Creating Successful Horror: James Van’s Nine Directing Tips

James Van's Nine
James Van’s Nine

To celebrate James Van’s Nine 40th birthday, the creator of “Saw,” “Insidious” and “The Conjuring” shares a portion of the director’s principles that will be particularly useful if you’re going to make a horror movie.

1. Horror isn’t necessarily expensive.

If you can’t scare the viewer with a modest budget, then you’re likely not to succeed in the genre of horror. Restrictions must fuel your ingenuity, which is the key skill of any horror movie director. A unique feature of the genre – you can achieve a great effect in it with small means like mockups (poster mockup), or sounds. The squeaky door alone can give you the creeps of goosebumps on your back. But the squeak of the door is not worth it at all. 

 2. The real horror is in the sound, not in the image.

A thing I never tire of repeating. The best horror movies don’t make the visuals scary, but the sound, the acoustics of the frame. It’s through sound design that it’s best and most effective to threaten your character. 

 3. Work with the imagination of the viewer.

Follow Alfred Hitchcock’s credo to let the viewer’s imagination work. Remember that the suspense is waiting for the action, not revealing it.

 4. Call upon primitive fears

The task of frightening the viewer in one way or another is reduced to addressing the ancient human fears. As we grow up, each of us faces all possible types of these fears. One of them is the basis of the movie “And the light goes out…” In it, we work with the classic fear of so many people – the fear of darkness. 

 5. Deceive the viewer

The modern viewer, in contrast to the viewer of previous epochs, perfectly shaken in the language of the genre of horror, because cinema has become easily accessible, and the number of films is huge. Under these conditions, your job as a director is to constantly surprise the viewer. It’s the only way you can keep the viewer’s attention. If the audience is waiting for something to happen, think about how you can fool their expectations. I always try to find something that will surprise me.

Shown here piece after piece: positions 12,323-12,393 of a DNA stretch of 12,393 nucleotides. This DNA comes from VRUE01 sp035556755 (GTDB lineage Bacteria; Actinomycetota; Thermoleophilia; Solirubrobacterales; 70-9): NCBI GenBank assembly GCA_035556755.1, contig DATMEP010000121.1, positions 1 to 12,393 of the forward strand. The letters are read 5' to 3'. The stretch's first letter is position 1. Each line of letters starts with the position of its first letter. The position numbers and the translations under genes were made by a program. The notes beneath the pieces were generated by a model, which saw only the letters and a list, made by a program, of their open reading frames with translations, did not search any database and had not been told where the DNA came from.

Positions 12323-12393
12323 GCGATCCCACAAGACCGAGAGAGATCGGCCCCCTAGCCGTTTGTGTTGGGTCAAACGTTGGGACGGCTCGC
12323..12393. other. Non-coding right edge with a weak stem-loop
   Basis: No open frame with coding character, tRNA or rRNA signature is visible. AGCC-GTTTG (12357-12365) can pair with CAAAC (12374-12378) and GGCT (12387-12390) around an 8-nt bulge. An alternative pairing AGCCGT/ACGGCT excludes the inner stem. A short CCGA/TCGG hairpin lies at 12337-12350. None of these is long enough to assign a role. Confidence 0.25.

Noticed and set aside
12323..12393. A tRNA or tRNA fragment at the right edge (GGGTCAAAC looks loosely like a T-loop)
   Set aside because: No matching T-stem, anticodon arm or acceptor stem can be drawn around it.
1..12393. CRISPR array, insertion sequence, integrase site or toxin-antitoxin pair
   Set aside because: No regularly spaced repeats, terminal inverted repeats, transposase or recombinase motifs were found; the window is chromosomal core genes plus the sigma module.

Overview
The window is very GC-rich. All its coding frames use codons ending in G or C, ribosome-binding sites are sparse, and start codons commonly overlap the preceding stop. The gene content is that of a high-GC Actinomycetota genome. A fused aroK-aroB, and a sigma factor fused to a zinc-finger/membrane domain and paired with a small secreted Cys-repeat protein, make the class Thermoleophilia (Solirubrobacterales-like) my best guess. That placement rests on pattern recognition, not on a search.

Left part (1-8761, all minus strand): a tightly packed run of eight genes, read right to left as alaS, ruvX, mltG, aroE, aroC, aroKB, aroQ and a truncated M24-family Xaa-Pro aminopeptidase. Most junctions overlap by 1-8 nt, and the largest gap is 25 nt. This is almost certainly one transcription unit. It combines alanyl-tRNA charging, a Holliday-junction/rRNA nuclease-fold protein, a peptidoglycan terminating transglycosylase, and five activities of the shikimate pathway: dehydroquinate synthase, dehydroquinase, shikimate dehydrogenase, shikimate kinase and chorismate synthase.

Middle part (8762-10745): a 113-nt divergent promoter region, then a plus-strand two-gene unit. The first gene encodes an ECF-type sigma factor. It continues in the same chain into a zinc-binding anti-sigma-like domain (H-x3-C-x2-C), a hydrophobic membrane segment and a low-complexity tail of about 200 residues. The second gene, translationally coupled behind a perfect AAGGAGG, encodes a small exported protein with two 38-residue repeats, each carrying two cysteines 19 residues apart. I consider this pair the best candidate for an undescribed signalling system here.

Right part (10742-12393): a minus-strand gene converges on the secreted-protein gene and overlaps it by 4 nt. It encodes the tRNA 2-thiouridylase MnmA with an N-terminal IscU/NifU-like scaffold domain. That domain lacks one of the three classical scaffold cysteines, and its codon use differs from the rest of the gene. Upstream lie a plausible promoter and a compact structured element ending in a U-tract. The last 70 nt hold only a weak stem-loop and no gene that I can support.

6. Turn over the genre canons of horror

Take classic horror movie techniques and use them unexpectedly to find your way. In the case of “Insidious”, we wanted to make “the story of the haunted house”, but only so that it wasn’t a traditional “story of the haunted house”. And “Saw” was conceived as a chamber thriller, but one that wasn’t like the other indie films of this genre. 

 7. Create memorable peaks

A film must have particularly bright, memorable episodes. Episodes that are so powerful that it is their people who discuss them when they come to work the day after watching your film.  

 8. Take responsibility

The experience of “Saws” sequels taught me something. I didn’t shoot any of the sequels, but a lot of people thought that I was their director. So “The Conjuring 2” I decided to shoot myself: “If someone will scold me for the franchise, at least I’ll really be responsible for it. In addition, if the sequels to “Saw” turned in the wrong direction as I would like, then “Insidious” develops exactly as I want. 

 9. Work on your own style

It’s a real irony. Although after “The Saw” I made a number of other paintings, it seems to me, more perfect and more reflective of my style, until I took off “The Conjuring“, I continued to be associated with “The Saw”. Alas, after watching this film, some people only noticed what was not so important to us – blood and guts. Because of that, I had to prove for a long time that I know how to use the tools of a horror film, know how to create suspense, and not just shocking self-harming.